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Open AccessArticle

Effects of Interfacial Charge Depletion in Organic Thin-Film Transistors with Polymeric Dielectrics on Electrical Stability

1
School of Electrical Engineering, Seoul National University, Seoul 151-600, Korea
2
School of Electronic and Electrical Engineering, Hongik University, Seoul 121-791, Korea
*
Author to whom correspondence should be addressed.
Materials 2010, 3(6), 3614-3624; https://doi.org/10.3390/ma3063614
Received: 30 April 2010 / Accepted: 8 June 2010 / Published: 9 June 2010

Abstract

We investigated the electrical stabilities of two types of pentacene-based organic thin-film transistors (OTFTs) with two different polymeric dielectrics: polystyrene (PS) and poly(4-vinyl phenol) (PVP), in terms of the interfacial charge depletion. Under a short-term bias stress condition, the OTFT with the PVP layer showed a substantial increase in the drain current and a positive shift of the threshold voltage, while the PS layer case exhibited no change. Furthermore, a significant increase in the off-state current was observed in the OTFT with the PVP layer which has a hydroxyl group. In the presence of the interfacial hydroxyl group in PVP, the holes are not fully depleted during repetitive operation of the OTFT with the PVP layer and a large positive gate voltage in the off-state regime is needed to effectively refresh the electrical characteristics. It is suggested that the depletion-limited holes at the interface, i.e., interfacial charge depletion, between the PVP layer and the pentacene layer play a critical role on the electrical stability during operation of the OTFT.
Keywords: organic thin-film transistors; stability; polymer; dielectrics; hydroxyl group organic thin-film transistors; stability; polymer; dielectrics; hydroxyl group

1. Introduction

Organic semiconductors are essential for fabricating active elements in flexible electronics. For example, organic thin-film transistors (OTFTs) have been extensively studied with a view toward promising applications in the fields of large-area displays, disposable chips, and various sensors [1,2,3,4] since the field-effect mobility in the OTFT is as large as 5 cm2/Vs which is comparable or even superior to that in an amorphous silicon TFT [5]. Besides the magnitude of the mobility, the reliability of the OTFT including the environmental and electrical stabilities is one of critical issues for the full-scale application in electronics. Recently, it was reported that the environmental stability of the OTFT is strongly influenced by oxygen and moisture in ambient air [6,7], and thus several passivation methods have been suggested to enhance the environmental stability [8,9,10]. With regard to electrical stability, the bias stress on the OTFT results in a large shift of the threshold voltage, thereby degrading the device performances. However, a more comprehensive picture of the electrical instability of the OTFT still remains to be obtained since it involves complicated phenomena of charge transport and material properties of the OTFT.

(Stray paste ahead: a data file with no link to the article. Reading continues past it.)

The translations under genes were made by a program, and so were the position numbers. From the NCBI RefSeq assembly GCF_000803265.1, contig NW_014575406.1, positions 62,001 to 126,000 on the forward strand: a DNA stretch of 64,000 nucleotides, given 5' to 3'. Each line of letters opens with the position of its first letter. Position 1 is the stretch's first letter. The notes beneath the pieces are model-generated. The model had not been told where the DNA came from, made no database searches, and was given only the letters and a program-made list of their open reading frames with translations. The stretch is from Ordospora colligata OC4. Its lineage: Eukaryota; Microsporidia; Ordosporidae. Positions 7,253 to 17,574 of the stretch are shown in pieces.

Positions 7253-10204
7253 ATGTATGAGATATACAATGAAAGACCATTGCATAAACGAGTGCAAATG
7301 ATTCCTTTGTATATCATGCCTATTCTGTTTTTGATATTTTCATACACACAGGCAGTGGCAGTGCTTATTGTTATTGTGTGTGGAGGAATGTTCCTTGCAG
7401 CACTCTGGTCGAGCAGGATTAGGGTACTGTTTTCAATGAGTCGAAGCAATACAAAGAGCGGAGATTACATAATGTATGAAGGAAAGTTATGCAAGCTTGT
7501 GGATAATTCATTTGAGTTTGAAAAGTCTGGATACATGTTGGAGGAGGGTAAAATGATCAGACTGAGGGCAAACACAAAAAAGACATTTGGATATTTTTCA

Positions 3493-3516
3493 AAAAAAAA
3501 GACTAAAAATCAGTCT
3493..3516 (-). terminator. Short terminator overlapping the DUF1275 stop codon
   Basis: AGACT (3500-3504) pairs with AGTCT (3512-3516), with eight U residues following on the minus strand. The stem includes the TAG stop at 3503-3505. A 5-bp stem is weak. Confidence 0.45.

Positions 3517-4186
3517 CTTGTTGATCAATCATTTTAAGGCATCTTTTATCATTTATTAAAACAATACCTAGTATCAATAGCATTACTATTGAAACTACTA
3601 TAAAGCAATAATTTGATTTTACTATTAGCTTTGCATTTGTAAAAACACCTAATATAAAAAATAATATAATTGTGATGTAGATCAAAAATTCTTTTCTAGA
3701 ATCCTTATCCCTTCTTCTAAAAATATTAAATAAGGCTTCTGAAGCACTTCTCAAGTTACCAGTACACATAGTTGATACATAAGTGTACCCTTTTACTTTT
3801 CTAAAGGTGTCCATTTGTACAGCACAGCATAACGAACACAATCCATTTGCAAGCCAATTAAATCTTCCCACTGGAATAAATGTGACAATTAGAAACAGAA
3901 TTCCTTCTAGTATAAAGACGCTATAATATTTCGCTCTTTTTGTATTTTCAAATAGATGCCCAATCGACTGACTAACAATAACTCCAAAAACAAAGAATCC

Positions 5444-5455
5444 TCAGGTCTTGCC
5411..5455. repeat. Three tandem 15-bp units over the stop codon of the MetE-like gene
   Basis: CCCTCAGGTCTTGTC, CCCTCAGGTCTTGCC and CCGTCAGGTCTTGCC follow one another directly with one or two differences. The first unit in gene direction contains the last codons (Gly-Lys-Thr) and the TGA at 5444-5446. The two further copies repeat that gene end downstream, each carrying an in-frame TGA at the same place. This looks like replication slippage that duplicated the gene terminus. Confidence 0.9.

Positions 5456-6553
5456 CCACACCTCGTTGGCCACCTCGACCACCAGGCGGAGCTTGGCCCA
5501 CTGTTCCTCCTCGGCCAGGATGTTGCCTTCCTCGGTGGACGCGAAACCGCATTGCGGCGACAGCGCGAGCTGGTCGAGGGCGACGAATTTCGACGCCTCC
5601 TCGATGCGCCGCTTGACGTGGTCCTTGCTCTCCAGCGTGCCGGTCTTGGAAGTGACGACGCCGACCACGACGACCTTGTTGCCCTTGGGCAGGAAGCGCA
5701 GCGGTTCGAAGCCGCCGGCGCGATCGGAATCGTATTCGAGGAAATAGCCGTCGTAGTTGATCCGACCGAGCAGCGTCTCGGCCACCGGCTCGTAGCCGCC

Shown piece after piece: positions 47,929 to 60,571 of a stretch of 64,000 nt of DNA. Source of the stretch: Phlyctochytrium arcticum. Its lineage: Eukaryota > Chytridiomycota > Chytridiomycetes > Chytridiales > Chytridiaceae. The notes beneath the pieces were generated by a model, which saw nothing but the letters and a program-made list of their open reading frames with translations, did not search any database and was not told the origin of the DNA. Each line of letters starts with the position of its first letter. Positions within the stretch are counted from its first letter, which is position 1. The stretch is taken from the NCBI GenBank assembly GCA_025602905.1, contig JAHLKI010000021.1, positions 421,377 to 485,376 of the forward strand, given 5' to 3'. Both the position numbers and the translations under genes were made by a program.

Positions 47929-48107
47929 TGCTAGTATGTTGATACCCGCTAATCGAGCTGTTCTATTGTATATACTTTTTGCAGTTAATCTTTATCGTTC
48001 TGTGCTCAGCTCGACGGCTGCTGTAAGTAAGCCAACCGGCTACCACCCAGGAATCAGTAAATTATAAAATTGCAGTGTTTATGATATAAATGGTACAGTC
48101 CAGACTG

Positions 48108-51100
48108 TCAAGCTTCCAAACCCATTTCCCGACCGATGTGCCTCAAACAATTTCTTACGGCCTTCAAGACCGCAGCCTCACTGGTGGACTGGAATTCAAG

Considering that main advantages of the OTFTs are mechanical, flexibility and low-cost manufacture for large-area electronics, polymer materials such as poly(4-vinyl phenol), poly(vinyl alcohol), and poly(methyl methacrylate) are very useful for preparing gate dielectric layers of the OTFTs due to the solution processability [11,12,13,14,15]. The polymeric dielectrics, however, are known to be less reliable than inorganic dielectrics in the electrical performances of the OTFT under bias stress conditions. It was reported previously that three possible mechanisms are mainly responsible for the electrical instability of the OTFT [16]; charge injection from the gate electrode into the polymeric dielectric layer, the polarization effect of the polymeric dielectric layer, and trapped charges at the interface between polymeric dielectric and organic semiconductor layers. Among them, the effects of the polarization and trapped charges are directly related to the physic-chemical properties and surface morphologies of the polymer dielectrics. Therefore, it is important to examine the electrical stability of the OTFT by varying the interfacial nature of the polymeric dielectric. In addition to a long-term bias stress at a fixed gate voltage, a short-term bias stress during repetitive operation is needed to assess the electrical stability of the OTFT which determines the optimum driving voltage and switching speed in integrated circuits. Such short-term bias stress measurements provide information about the charge transport depending on the gate dielectric, particularly, charge accumulation and depletion processes.